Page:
This morning, it is 12 degrees here in Virginia and -3 with the wind chill. As I look out my window, it is sunny with gorgeous blue skies and except for the snow on the ground, it looks like a spring day. I am trying to remember what those days are like. Baseball fans are not the only people looking forward to spring training.

Since the barn where I board Timmy has a lovely covered arena, I have always prided myself on working through the winter. I have all the clothes necessary for cold weather riding, so lower temperatures didn’t deter our efforts. This year however, our outdoor ring is being redone so 14 boarders are trying to work around each other in one indoor! Those of you who have been long term riders, hunters, etc. probably just said to yourselves “what’s the problem?” You are used to having multiple horse and rider combinations working in one ring and know how to do that dance.

Then there are people like me. I am a dressage rider and lacking that depth of experience, having only gotten my first horse in my mid-50’s. I have been fortunate enough to be the first one at the barn after work and able to get my ride in before the others come. When our 2 rings are functional, even when there are lessons going on, I could use the other ring, ALONE. But circumstances and boarders change and now I am one of fourteen. I just cannot get the hang of working around multiple horses.

Timmy can focus when he is alone in the indoor. Here our coach, Lainey Ashker is doing a training ride.

Timmy can focus when he is alone in the indoor. Here our coach Lainey Ashker is doing a training ride.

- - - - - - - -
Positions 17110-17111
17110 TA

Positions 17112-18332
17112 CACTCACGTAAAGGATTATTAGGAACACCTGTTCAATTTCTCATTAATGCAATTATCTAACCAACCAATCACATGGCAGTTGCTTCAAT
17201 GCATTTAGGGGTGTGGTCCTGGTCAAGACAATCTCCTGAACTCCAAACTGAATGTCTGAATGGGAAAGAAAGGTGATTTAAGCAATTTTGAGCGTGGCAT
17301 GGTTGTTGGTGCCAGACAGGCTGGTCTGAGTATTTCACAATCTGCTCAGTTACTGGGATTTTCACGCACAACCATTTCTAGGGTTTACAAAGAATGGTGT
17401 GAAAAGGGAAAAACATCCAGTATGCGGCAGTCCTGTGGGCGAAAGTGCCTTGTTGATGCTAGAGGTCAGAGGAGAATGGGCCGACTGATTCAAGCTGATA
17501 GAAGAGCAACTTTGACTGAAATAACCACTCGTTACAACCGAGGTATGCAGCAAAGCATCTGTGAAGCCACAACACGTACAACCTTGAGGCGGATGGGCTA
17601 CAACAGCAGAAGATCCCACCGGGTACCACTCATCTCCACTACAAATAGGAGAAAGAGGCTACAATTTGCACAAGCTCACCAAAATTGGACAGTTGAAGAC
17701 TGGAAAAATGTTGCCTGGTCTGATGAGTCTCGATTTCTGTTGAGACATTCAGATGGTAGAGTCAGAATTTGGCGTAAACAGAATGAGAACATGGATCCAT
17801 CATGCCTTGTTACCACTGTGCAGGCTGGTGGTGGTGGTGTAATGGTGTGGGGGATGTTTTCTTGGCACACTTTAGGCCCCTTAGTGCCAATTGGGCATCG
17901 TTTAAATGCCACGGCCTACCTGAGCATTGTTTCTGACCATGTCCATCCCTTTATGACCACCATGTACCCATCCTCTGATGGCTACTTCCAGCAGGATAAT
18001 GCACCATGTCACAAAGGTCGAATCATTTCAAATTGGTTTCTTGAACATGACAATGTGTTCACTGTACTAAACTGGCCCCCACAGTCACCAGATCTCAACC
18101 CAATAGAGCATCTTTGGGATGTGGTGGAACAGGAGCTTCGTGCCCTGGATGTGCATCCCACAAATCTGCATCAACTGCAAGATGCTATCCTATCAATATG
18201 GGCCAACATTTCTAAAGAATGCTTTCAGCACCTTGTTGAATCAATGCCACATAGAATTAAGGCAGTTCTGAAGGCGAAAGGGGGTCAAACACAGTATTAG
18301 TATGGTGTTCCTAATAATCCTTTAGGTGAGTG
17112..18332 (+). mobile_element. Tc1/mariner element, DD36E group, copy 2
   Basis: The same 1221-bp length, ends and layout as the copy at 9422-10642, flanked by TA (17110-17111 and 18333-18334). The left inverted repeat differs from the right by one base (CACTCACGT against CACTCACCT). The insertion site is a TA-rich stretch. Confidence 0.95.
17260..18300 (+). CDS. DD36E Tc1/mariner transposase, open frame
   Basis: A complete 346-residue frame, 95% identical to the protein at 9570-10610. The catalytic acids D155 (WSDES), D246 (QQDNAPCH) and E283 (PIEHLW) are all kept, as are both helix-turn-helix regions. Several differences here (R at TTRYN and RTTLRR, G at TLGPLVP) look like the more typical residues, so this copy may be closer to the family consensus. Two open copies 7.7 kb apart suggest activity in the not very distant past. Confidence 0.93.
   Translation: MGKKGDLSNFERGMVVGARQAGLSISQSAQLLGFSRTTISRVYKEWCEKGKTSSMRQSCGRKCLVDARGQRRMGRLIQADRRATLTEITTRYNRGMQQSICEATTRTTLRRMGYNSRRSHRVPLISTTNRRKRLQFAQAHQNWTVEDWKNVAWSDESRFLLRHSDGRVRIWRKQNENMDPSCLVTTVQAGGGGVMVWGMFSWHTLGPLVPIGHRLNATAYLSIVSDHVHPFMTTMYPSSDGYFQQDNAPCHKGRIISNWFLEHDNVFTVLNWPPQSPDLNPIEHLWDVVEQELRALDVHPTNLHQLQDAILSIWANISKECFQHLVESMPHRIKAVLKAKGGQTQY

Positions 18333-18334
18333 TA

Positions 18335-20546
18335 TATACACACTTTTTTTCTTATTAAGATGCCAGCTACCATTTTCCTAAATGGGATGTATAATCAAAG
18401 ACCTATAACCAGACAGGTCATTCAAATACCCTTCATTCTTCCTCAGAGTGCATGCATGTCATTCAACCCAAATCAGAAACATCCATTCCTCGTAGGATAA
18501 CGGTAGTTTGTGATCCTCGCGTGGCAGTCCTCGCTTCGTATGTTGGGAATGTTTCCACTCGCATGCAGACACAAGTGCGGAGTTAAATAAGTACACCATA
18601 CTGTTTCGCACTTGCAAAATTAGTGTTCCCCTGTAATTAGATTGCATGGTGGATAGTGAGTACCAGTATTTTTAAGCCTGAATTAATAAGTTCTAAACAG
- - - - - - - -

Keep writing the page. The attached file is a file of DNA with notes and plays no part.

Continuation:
I start out great. Warming up at the walk, I can manage to stay out of the way, stay on an inside track and keep Timmy focused. After that, all bets are off! We start trotting and I plan a path, only to find someone circling there, so I alter my plan. I circle and try another path. What happens? Same thing! Don’t get me wrong. The other riders are very considerate, but they are used to working like this. I am not, so I am constantly distracted, causing my horse to wonder what the heck I am doing. He then decides this isn’t real work, so from then on, he does nothing of quality. He is, after all, an opportunist and can capitalize on those (now frequent) moments when Mom gets flustered. As a result of all this merry-go-round style of riding, we have regressed in our training. My naturally lazy horse has found his nirvana. The only time he has to do REAL work is when our trainer/coach flies up once a month for lessons. He can go from “I don’t think so” to “YES MA’AM” in a flash. The weekend warrior. One hour a month he can go without complaining. All I can do is enjoy that time, work my ass off and worry afterward about the bad habits Timmy is cultivating during all those other rides.

I long for the spring. The renovation of our outdoor will be done. We will have two rings to ride in and I will be able to find the time and space to do quality work, and we can do our normal warm-up and repertoire. I will once again start to see progress instead of regression. My coach will (hopefully) be back from Florida and from Rolex so regular lessons can resume. I will once again know that euphoric feeling after a lesson and hear her say “well done.”  Even though Timmy is enjoying his down time right now, he adores my trainer/coach and will love hearing her say “good boy Tim.” Life will once again be back on track.

Timmy and I will get back to working like this soon.

Timmy and I will get back to working like this soon.

For now, I will forge ahead, give myself permission to slack off and count the days until spring training begins. Instead of stressing over riding, I am going to start working on my fitness so we are ready for “Opening Day.”

In the meantime, if anyone has any tips on how to navigate the merry-go-round of riding with multiple horses, I am all ears! Left shoulder to left shoulder is the only rule I know. Surely there are others. Feel free to leave your comments below. Someday, I may figure it all out.

Geri
SmartPak banner 600x100